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Open Science

Competition is a major pillar of allmost all societies/systems that we live in. Science is not only no exception to this rule but on the contrary as (aspiring) scientists we have to compete for many things such as funds, jobs or places to study. In this text, I would like argue that open science and collaboration is way out of this mess. Even if making science (more) open will not transform our society in the blink of an eye, it is still a starting point and they are good reasons to embark on it. Here I briefly will decribe my motivation, my (meagre) experiences and endeavours with the aim to set a good example as a young researcher in cognitive neuroscience. This text reflects my current conception of open science and might be therefore subject to change every now and then.

What is open science?

Open science is about sharing your work (e.g. code, results, ideas and writing). In a broader sense, open science is also about reproducibility, transparency and openness (Gilmore et al., 2017). The minimal definition of open science that is public availability of research output (i.e. publications and data; OCED, 2015) is insufficient and does not go far enough. For instance, without proper code sharing, people still have to waste time being force to constantly reinvent the wheel. Why should someone spend hours on programming something that already exists in someone else’s drawer? It is a massive and unnecessary waste of resources. Beyond that sharing more than just data and research output might inspire other people while  they read your code or thoughts and take things to a direction you would have never anticipated. That being said open science is not just about being altruistic and collaborative, there are also benefits for the individual (see below).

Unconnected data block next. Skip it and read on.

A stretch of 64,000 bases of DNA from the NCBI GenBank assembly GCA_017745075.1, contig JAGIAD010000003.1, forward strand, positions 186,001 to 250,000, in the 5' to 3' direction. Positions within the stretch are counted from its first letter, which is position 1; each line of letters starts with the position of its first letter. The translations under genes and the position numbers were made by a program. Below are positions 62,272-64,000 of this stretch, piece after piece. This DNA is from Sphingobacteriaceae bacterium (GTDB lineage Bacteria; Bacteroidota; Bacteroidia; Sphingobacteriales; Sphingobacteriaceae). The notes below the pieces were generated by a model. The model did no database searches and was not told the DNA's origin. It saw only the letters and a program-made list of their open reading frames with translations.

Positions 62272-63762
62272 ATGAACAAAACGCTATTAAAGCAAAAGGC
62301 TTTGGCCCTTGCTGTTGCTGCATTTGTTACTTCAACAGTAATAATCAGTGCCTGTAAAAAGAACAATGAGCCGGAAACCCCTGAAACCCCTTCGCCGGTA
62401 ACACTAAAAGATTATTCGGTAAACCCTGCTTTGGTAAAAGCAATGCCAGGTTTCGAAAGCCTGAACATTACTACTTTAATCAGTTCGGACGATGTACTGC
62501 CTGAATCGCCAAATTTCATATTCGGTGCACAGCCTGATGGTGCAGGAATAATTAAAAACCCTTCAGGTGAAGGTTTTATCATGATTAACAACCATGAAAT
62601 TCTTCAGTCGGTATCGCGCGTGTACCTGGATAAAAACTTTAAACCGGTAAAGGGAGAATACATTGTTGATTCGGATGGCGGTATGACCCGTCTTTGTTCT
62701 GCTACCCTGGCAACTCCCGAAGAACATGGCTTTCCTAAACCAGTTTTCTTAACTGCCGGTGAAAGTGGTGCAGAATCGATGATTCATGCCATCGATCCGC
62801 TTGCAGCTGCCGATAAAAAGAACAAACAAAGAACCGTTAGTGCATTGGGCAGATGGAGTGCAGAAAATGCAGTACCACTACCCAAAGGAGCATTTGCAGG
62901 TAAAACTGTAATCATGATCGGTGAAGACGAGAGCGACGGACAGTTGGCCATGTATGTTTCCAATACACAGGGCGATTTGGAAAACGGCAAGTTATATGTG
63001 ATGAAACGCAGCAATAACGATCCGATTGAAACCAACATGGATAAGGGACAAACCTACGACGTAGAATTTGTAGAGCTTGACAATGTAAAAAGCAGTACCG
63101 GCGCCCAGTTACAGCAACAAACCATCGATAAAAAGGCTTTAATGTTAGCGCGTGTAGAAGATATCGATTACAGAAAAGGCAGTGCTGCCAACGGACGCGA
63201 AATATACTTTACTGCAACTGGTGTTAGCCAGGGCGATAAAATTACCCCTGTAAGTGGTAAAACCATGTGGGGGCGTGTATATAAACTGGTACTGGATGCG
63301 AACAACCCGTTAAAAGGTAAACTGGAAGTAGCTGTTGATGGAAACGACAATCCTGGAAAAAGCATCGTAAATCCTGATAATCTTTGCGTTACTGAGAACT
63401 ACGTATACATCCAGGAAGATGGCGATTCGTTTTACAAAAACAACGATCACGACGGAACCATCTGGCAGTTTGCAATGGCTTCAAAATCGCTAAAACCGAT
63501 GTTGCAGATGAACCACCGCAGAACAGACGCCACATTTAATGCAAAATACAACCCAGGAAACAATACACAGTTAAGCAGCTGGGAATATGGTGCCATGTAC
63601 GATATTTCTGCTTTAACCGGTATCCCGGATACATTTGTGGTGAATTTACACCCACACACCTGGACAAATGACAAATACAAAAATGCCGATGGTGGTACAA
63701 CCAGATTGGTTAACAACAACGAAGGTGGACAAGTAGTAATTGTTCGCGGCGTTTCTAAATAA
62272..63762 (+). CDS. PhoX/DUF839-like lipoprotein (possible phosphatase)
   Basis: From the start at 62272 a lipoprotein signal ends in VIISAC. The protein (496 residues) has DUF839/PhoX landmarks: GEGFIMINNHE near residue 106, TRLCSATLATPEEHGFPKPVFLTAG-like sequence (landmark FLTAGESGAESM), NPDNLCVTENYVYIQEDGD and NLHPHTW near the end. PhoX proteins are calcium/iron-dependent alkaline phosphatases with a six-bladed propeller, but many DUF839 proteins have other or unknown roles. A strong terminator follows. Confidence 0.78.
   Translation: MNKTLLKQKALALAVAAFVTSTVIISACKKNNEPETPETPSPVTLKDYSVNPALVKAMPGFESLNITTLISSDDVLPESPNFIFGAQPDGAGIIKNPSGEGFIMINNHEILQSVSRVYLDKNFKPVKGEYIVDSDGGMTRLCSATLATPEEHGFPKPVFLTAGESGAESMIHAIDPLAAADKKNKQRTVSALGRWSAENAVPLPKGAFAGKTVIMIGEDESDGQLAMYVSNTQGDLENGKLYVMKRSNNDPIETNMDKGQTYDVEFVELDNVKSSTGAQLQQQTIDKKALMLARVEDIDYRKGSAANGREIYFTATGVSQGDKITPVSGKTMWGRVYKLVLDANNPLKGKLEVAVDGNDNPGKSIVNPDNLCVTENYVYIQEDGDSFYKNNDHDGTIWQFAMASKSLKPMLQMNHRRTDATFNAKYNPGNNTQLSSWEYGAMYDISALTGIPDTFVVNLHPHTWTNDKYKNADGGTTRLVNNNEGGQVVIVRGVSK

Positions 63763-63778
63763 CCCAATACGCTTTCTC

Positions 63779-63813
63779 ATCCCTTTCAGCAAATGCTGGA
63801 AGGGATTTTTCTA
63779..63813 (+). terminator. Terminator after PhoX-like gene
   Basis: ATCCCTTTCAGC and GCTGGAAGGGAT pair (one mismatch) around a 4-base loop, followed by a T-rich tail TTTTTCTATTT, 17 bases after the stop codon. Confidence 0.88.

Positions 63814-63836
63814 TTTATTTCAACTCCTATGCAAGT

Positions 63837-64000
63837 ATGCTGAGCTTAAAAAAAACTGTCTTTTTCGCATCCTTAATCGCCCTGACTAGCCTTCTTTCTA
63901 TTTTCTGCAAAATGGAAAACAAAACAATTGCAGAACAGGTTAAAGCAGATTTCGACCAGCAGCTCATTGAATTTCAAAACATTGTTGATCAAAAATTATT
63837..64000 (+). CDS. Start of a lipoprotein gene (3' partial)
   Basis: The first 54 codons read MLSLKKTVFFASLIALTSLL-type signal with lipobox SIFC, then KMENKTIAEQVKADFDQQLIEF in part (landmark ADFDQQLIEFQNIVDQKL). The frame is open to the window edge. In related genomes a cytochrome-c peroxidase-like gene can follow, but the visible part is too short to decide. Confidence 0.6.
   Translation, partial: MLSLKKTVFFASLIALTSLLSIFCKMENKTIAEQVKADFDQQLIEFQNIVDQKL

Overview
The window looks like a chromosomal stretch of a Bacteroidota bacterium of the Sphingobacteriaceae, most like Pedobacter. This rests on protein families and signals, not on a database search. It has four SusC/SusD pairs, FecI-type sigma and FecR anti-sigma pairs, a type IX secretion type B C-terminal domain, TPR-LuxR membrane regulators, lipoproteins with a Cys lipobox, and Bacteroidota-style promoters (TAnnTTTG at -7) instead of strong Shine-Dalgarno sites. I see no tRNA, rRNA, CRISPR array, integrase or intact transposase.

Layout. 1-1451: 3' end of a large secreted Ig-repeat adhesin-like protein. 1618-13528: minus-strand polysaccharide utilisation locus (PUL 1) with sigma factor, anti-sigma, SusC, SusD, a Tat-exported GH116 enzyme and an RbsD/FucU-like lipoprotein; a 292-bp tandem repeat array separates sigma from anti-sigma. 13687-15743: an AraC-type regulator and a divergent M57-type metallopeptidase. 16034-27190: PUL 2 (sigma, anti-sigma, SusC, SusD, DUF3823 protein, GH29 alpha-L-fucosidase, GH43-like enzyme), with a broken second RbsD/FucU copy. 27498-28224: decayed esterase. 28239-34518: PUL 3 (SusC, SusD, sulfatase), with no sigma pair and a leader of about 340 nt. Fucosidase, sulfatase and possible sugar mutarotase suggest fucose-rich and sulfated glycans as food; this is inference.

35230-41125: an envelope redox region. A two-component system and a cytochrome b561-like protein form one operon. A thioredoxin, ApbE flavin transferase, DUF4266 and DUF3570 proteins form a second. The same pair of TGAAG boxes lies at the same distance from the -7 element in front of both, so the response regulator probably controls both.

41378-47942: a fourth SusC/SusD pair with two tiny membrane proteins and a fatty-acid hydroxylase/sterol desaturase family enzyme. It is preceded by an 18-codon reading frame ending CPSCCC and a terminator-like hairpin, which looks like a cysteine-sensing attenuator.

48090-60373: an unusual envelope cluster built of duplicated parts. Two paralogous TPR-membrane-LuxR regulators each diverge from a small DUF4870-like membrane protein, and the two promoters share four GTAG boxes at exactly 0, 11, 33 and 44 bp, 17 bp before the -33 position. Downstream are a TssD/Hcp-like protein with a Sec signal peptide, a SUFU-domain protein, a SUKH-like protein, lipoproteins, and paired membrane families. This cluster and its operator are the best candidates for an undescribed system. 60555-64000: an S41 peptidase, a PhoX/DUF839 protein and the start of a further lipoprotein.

A more radical version of open science is called open notebook science which goes far beyond just sharing publications and data because one tries to make as many parts and aspects of the research process as possible publicly available. Regular or even daily updates about research ideas and uploading the bits of codes one used to solve a problem or to analyse data are what open notebook science is about. Notebooks such as RMarkdown or Jupyter are very helpful tools because .html files can be easily generated with them and then shared.